June 9, 2022
BEIJING – Among the over 10 million Chinese students that have taken this year’s gaokao, the national college entrance examination, is Yang Wenju, a blind candidate from Xiji county in Northwest China’s Ningxia Hui autonomous region.
Having lost his eyesight at the age of 10, Yang is one of eight blind students nationwide that sat for the test this year. A separate room was set up for Yang, with Braille versions of test papers prepared.
Compared with sighted students, blind students have 50 percent more time to finish the test as it is more time-consuming for them to read the papers.
The smallest unit of Braille is composed of six dots, whose positions are arranged to represent letters. Usually it takes several such units to spell out the pronunciation of a Chinese character. Tactile graphics are designed to convey non-textual information to blind candidates.
In addition to blind students, special arrangements have also been made for other visually impaired students, such as large-font test papers and permission to use magnifying glass and table lamps.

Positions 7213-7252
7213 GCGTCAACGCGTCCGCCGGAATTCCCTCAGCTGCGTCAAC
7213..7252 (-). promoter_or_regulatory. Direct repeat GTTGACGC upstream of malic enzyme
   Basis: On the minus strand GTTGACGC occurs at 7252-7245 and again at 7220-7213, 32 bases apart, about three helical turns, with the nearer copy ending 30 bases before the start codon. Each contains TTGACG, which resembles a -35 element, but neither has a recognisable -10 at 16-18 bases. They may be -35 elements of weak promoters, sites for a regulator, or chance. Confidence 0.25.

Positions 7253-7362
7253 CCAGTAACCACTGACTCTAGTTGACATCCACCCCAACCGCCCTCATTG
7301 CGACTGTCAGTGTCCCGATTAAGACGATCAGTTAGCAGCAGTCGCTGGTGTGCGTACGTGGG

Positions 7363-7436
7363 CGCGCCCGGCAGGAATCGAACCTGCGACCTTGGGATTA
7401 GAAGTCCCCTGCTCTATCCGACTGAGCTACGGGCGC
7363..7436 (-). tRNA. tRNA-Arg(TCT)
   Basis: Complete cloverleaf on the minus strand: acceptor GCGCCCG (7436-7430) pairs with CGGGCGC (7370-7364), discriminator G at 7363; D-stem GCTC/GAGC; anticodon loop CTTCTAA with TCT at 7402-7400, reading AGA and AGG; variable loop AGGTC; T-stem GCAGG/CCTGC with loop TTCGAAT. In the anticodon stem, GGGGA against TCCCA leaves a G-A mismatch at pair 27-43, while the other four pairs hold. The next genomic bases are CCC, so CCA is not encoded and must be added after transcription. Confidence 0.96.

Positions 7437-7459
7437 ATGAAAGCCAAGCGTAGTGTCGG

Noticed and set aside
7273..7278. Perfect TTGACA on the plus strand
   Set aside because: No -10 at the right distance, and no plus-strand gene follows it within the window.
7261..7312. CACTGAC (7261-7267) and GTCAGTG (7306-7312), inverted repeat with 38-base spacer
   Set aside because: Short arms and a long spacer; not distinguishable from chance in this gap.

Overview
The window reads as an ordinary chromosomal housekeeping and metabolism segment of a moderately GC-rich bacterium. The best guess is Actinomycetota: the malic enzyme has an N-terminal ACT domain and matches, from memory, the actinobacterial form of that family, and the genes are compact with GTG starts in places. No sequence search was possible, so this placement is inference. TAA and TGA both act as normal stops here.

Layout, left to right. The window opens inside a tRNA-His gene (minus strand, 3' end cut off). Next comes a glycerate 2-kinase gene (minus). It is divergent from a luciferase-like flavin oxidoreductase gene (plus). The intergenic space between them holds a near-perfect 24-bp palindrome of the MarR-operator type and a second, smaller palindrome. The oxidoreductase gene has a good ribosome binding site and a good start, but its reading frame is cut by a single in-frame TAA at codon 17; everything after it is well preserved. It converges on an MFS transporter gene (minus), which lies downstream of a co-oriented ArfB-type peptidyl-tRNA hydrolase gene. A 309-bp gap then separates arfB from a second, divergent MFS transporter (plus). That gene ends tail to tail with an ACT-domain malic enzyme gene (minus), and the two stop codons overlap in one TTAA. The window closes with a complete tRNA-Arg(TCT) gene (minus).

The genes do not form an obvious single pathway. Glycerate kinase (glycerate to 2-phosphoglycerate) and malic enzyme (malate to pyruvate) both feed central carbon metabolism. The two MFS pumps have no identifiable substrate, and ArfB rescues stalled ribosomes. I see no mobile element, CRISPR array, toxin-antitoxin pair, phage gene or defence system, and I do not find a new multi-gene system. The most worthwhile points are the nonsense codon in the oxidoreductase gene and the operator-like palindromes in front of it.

Visually-impaired candidates don’t enjoy extra points on their gaokao scores, and compete on a level playing field with sighted students.China has 20 million visually-impaired people. For a long time, they were unable to take the nation’s most important exam.
The country first introduced Braille gaokao tests in 2014. That year, Li Jinsheng, a 46-year-old blind masseur, sat for the test. Despite his poor score, Li’s participation in the exam brought hope to many visually-impaired people who aspired to enter mainstream universities.
In the years since, a few blind candidates have taken the test annually, and some realized their dream of studying at university.
For example, Wang Yun, a student in Shanghai, scored 623 out of 660 in the 2018 gaokao and ranked among the top 10 in the entire city.